How to Grow Leek | Guide to Growing Leek

 
How to Grow Leek | Guide to Growing Leek  

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Milder flavored than most other onion-family crops, you can mulch long-season varieties in fall for winter and spring harvest.

 
   
 

Seeds or Seedlings

5 to 7 days,45F to 95F

3 years

Well Drained, High Fertility

Full Sun, Part Shade

1" apart

4" to 6" apart

50 to 75

Growing Guide
GROWING NOTES
Well-drained, rich soil, high in organic matter. Optimum pH is 6.2 to 6.8. Requires plentiful, even moisture for good yields.

Biennial grown as an annual.

Long-season varieties have a dark, bluish-green color.

MAINTAINING
Choose a weed-free, well-drained location. Raised beds are ideal. Leeks are good for intercropping with other garden plants, especially early-maturing spring greens. Do not plant where other onion family crops have been grown in the past 3 years.

You can direct-seed leeks, or start transplants indoors. Long-season varieties are best started indoors.

Start transplants about 8 to 10 weeks before last frost date. Sow seeds in flats about ¼ inch apart and ½ inch deep. Transplant to cell-type containers when they are about 2 inches tall. If you skip this step and continue growing in open flats, simply tease apart and trim roots when transplanting into the garden.

Around the average last day of frost, set hardened-off transplants 4 to 8 inches deep, 4 to 6 inches apart, in rows 20 inches apart. Deep planting reduces need for hilling to blanch the base of the plants. Transplants should be about 6 to 12 inches tall - the bigger, the better. Only a few inches of leaf need to show above the soil.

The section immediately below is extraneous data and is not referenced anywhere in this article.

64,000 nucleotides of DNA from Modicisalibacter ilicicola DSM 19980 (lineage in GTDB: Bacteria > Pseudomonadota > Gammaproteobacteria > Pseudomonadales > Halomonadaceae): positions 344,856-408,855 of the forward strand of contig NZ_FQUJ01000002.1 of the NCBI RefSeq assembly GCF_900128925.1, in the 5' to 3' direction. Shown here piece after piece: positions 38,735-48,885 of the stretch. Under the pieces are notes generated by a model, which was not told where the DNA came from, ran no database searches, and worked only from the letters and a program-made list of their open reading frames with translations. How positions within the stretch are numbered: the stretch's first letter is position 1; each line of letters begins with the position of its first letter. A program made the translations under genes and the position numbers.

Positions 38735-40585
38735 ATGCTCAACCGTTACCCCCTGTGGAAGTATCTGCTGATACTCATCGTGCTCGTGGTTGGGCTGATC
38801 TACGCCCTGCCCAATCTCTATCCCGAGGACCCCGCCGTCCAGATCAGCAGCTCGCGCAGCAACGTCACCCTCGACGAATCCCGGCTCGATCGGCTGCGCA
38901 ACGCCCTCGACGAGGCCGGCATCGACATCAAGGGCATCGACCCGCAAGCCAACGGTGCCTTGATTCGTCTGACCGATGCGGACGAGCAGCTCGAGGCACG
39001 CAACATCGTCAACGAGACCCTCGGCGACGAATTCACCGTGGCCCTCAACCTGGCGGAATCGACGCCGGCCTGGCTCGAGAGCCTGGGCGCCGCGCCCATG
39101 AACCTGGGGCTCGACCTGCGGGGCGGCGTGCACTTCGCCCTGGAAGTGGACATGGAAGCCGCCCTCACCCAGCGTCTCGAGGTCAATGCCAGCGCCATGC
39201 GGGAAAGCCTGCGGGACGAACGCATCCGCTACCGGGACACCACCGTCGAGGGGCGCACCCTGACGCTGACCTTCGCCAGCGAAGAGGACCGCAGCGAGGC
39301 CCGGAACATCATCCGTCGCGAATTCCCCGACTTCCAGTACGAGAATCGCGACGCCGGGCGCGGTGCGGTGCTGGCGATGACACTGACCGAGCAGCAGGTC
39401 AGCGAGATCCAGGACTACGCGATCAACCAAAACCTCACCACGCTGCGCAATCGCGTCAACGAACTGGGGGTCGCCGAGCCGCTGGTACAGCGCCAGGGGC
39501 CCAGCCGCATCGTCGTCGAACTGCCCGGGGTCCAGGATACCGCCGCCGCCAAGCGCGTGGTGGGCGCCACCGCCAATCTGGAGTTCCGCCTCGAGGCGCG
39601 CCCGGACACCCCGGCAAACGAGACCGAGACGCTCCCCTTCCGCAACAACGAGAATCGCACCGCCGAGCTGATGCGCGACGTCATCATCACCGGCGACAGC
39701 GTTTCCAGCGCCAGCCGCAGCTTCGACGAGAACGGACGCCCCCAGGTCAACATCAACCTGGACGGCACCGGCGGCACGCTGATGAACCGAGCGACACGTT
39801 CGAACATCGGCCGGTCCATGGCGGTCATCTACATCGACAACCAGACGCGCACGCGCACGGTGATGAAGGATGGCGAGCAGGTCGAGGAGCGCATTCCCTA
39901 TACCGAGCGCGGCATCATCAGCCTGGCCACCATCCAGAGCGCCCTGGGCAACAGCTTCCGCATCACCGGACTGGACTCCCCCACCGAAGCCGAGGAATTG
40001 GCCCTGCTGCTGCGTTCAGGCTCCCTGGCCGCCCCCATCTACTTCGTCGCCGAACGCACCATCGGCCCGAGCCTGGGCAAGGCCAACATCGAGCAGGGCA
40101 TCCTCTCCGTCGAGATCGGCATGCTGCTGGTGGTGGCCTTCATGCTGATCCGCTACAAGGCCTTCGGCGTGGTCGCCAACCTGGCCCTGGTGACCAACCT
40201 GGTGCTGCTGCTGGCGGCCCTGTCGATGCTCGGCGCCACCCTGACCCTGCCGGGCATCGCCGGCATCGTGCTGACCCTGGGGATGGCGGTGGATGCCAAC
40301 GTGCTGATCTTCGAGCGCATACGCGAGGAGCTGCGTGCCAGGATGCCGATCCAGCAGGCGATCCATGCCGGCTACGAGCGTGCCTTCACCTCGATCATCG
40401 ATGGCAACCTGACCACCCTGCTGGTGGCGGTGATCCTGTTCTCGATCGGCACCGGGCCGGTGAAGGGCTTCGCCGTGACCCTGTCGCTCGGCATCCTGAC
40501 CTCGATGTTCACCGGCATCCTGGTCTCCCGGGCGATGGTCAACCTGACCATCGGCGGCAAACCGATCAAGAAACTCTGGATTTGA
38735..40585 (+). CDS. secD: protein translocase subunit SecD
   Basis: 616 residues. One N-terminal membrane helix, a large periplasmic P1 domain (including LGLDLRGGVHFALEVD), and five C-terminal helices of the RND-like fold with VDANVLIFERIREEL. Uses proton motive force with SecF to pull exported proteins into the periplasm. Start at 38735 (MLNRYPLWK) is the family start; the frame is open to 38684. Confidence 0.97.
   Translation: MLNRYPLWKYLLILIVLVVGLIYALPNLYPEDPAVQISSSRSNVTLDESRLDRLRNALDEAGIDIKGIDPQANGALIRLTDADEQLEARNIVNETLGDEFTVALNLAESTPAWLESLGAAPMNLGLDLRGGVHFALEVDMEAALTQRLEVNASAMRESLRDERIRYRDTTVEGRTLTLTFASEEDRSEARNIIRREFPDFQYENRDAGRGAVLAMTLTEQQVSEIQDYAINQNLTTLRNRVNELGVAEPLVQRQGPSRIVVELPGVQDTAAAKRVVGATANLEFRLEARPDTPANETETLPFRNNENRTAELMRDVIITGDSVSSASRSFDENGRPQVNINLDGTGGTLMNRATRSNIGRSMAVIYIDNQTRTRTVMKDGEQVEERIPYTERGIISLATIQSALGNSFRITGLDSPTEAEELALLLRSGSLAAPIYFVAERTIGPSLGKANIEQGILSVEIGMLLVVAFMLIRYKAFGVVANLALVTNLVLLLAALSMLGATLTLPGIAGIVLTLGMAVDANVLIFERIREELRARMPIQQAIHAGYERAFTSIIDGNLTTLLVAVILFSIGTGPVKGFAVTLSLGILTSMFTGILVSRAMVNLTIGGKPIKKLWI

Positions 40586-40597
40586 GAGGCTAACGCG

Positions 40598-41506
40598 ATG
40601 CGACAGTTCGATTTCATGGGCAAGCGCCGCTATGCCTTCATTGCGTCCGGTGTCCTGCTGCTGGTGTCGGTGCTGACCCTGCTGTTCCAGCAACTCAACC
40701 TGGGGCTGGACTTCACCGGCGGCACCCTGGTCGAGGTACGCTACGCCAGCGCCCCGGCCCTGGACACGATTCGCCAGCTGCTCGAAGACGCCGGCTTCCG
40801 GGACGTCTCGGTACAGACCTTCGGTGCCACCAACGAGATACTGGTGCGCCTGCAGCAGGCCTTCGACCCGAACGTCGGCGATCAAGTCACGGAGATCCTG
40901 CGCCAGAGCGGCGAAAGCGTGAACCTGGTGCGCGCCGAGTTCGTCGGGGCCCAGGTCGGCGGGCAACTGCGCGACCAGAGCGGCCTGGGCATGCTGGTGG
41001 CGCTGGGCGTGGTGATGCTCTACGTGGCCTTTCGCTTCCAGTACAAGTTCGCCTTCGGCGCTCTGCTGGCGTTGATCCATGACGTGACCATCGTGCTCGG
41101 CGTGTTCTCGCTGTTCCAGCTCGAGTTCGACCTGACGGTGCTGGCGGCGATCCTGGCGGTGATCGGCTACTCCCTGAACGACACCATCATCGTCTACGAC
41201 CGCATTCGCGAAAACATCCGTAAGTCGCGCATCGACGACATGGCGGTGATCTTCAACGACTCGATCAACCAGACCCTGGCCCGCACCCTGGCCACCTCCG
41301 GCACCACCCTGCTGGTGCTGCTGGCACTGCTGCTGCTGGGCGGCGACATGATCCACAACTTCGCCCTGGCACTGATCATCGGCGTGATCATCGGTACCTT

Direct seed about 4 weeks before average last frost ½ inch deep, 1 inch apart, in rows 20 inches apart. Thin to 4 to 6 inches apart.

Hill or mound soil around stems several times to blanch as leeks grow. (A single large hilling while plants are young can cause them to rot.) Or, place a portion of cardboard paper towel center around the lower part of the stem.

Leeks have shallow root systems and need consistent moisture and good weed control. Water weekly if weather is dry, and mulch to retain moisture and suppress weeds.
 

 
   
 
 
   
 

Harvesting Guide
HARVESTING
Leeks are easy to harvest. They have a relatively long growing season, meaning you can harvest leeks all summer long in some areas. After the harvest begins, prolong it by only picking the leeks you plan to use, allowing the rest to continue growing.

When to Harvest - Leeks are typically harvested during late summer or early autumn. In practice, leek harvesting can begin about 60 days after planting and continue until the harvest is complete, or the weather makes further harvest unfeasible. Be aware of the weather and fully harvest all remaining leeks ahead of the first hard freeze.

How to Harvest - Vegetable garden leeks should be removed whole. If you grip the top of the plant and pull, it is likely to break, and much of the leeks will be lost. Instead, loosen the soil with your fingers and lift out the leeks by their root systems.

Prolong Harvest for Soil Protection - You can continue growing leeks until the first hard frost kills them back. By harvesting slowly, you allow the unharvested leeks to grow larger and more flavorful. Only pick what you need until the danger of a freeze prompts completing the full harvest.

SAVING SEEDS
Leeks survive the winter easily in most regions, especially with a little mulch. Eat the blanched stem in early spring for a tasty treat! In their second year, each leek has a wonderful spherical flower which could easily qualify as an ornamental specimen. The flower produces hundreds of seed pods.
 

 
     
 
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